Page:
Ophthalmic emergencies for finals
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Ophthalmic emergencies for finals

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Eye/ ophthalmology lectures for final MBBS by Dr.Saman Senanayake

Eye/ ophthalmology lectures for final MBBS by Dr.Saman Senanayake

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Ophthalmic emergencies for finals Ophthalmic emergencies for finals Document Transcript

  • Ophthalmic Emergencies Trauma Medical Emergencies  History  1908-1913 Work-related 30 % IOFB ie metal chips from grinding  WW1-WW2 Explosives, shrapnel etc  1950-1976 Road traffic accidents Windscreen injuries, seatbelt law  1987-date War, Sport, recreation Ice hockey, racket Impact How many in Sri lanka? 4500 admissions in the UK 236 lead to loss of vision 50% injuries at home Nature? Blunt 80% Perforating 18% IOFB 1% Trauma  Blunt o o o o o o o o Lid avulsion Periorbital haematoma Blow-out fractures Hyphaema Sphincter rupture Iridodialysis Retinal detachment Choroidal rupture     Ruptured globe Intraocular foreign bodies Chemical burns Non accidental injury Blunt injuries Mechanical waves are transmitted through the globe 1
  • Damage can occur to all intraocular structures Blunt injuries Mechanical waves are transmitted through the globe Damage can occur to all intraocular structures Lid lacerations  Check that the rest of the eye is OK  Management: o Lacerations crossing lid margin, medial canthus, lacrimal apparatus, levator complex or those associated with globe perforations should be referred to the ophthalmologist o All other lacerations may repaired with 6/0 monofilament o Remember tetanus Periorbital haematomas  Causes: o Direct blow to orbital region  Management: o Check for other ocular damage eg orbital floor fracture, globe perforation, hyphaema, fundal examination o If bony injury suspected X-Ray o Cold compresses o Analgesia Blow-out fractures  Causes: o Direct blow to orbital region  Symptoms: o Orbital pain, pain on ocular movements, diplopia, paraesthesia over maxilla  Signs: o Enophthalmos o eye movements o Bony tenderness o surgical emphysema o sensation over V2 distribution  Management: o X-RAY o Refer to ophthalmology/max-fax Hyphaema  Causes: o Direct blow to the eye  Symptoms: 2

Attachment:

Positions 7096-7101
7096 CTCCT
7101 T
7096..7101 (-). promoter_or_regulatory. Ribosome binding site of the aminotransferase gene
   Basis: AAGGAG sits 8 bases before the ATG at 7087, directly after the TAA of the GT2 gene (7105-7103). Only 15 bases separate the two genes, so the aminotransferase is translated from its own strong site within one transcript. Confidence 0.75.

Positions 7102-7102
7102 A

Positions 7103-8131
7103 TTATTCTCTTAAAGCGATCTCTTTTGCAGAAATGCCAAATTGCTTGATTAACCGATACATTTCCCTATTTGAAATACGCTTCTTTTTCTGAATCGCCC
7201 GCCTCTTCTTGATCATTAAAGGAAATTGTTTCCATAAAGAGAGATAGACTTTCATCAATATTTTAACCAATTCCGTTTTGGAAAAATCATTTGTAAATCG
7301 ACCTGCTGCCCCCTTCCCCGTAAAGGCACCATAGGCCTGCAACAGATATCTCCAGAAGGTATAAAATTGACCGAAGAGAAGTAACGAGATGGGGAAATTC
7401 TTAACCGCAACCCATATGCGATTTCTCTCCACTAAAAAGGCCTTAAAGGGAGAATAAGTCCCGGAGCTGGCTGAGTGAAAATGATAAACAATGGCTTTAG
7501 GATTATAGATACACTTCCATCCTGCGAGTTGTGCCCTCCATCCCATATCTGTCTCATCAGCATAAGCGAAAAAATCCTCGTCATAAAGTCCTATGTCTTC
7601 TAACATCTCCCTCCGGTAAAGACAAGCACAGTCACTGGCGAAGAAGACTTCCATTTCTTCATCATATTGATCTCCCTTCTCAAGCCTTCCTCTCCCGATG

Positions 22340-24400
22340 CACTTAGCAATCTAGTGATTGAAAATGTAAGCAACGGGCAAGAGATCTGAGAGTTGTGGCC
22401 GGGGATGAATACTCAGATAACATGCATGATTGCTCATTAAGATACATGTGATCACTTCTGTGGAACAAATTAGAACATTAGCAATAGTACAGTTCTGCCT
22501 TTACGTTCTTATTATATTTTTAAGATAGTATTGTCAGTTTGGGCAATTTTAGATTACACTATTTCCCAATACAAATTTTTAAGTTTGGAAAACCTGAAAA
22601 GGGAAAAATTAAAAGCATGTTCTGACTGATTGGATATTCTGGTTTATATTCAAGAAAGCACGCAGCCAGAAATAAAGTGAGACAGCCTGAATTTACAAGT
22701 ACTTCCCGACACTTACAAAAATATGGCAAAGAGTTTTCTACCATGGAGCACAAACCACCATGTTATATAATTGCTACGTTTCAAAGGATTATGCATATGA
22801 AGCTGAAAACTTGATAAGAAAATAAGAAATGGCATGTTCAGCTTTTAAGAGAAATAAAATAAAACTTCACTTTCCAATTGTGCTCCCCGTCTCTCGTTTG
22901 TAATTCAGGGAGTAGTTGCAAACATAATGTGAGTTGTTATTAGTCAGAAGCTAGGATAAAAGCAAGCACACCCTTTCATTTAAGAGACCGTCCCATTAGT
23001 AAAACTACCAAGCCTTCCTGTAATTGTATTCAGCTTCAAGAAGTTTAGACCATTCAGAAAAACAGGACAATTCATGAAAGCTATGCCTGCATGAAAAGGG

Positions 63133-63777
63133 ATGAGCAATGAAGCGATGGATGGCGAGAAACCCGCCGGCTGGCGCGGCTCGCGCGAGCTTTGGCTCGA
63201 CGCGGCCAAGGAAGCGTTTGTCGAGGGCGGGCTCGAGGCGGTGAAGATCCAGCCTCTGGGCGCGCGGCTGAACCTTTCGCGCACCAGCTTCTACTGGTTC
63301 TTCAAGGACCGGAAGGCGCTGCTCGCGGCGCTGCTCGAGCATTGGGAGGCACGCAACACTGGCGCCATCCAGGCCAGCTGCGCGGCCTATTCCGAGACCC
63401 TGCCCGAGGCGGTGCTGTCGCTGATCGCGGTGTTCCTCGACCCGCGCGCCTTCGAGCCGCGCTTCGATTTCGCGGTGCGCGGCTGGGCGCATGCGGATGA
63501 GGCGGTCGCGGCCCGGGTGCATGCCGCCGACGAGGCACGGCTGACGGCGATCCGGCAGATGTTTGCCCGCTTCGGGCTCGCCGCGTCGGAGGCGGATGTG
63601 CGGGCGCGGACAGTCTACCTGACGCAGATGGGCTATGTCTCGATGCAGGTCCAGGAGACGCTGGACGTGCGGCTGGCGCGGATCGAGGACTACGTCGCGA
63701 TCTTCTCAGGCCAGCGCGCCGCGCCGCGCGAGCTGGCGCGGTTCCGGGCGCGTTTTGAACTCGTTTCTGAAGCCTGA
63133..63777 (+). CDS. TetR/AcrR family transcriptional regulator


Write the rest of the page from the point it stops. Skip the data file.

• o Blurred vision, watering, photophobia  Signs: o Blood in the anterior chamber  Management: o Look for globe perforation o Refer to ophthalmologist o Usually admitted o Bed rest o Topical steroids o Reduce intraocular pressure o Secondary bleeds may need surgical evacuation Ruptured globe  Causes: o High velocity injury, blunt or sharp  Symptoms: o Severe pain, loss of vision  Signs: o Subconjunctival haemorrhage, full thickness scleral and corneal lacerations, prolapse of intraocular contents  Management: o Tetanus prophylaxis o X-RAY o Plastic shield o Urgent ophthalmology referral o 1’ repair: restores integrity of globe o 2’ repair: attempt to restore function Intraocular foreign bodies  Causes: High velocity object  Symptoms: Mild to moderate pain, vision may be unaffected  Signs: May be minimal, entry site may not be obvious 3 View slide
  •  Management: o X-Ray o Refer to ophthalmologist  Systemic antibiotics eg ciprofloxacin  Vitreo-retinal surgery Chemical burns  Causes: o Alkalis: rapid penetration o Acids: aggregate with proteins  Symptoms: o Pain, red, photophobia, blurred vision  Signs: o Epithelial loss, conjunctival injection and chemosis, limbal ischaemia, corneal clouding, uveitis Management:      Copious irrigation with 0.9%Na Cl for at least 30min or until neutral pH Urgent referral to ophthalmologist Admission dependent on extent of burn Topical and oral vitamin C Cycloplegia, topical steroids and antibiotics Substance Common alkalis Oven cleaning fluid Drain cleaning fluid Plaster Fertilizers (some) Common acids Battery fluid Lavatory cleaner Bleach Pool cleaning fluid Chemical pH Sodium hydroxide Sodium hydroxide Calcium hydroxide Ammonium hydroxide 14 14 14 13 Sulphuric acid Sulphuric acid Sodium hypochlorite Sodium hypochlorite 1 1 1 1 Non-accidental injury  The problem o 35% of serious eye injuries occur in children <12 yrs o 4% of children attending eye casualty have been abused  Who? o Most children are under 3 years of age o Parents tend to be young, single, from poor social circumstances with a history of being abused  Mechanism o Shaking  Hallmark o Injuries in different stages of healing eg retinal haemorrhages 4 View slide
  •  The consequence o 15% will have permanent physical problems o Virtually all abused children have permanent emotional problems Medical Emergencies Orbital cellulitis (Infection behind the orbital septum)  Causes: Infection from neighbouring structures usually air sinuses  Symptoms: Frontal headaches, fevers, rigors, diplopia, loss of vision  Signs: Pyrexia, lid swelling, proptosis, chemosis, limitation of ocular movements, optic nerve compression  Complications: Blindness, intracranial abscesses  Management:  This is a potentially life threatening condition o Admit for high dose intravenous antibiotics o Urgent CT scan o FBC, blood cultures o ENT opinion Microbial keratitis  Causes: o Gram +ve and -ve organisms e.g. Pseudomonas, pneumococcus, Staph, E.coli, acanthamoeba o Secondary to corneal injury eg foreign body, contact lenses, loose sutures or corneal anaesthesia / exposure  Symptoms: o Pain, red, discharge, photophobia, reduced vision  Signs: o Corneal epithelial defect, localised white infiltrate in the stroma, hypopyon  Management: o Refer to ophthalmologist for admission o Corneal scrapes and intensive topical antibiotics o Isolation cubicle 5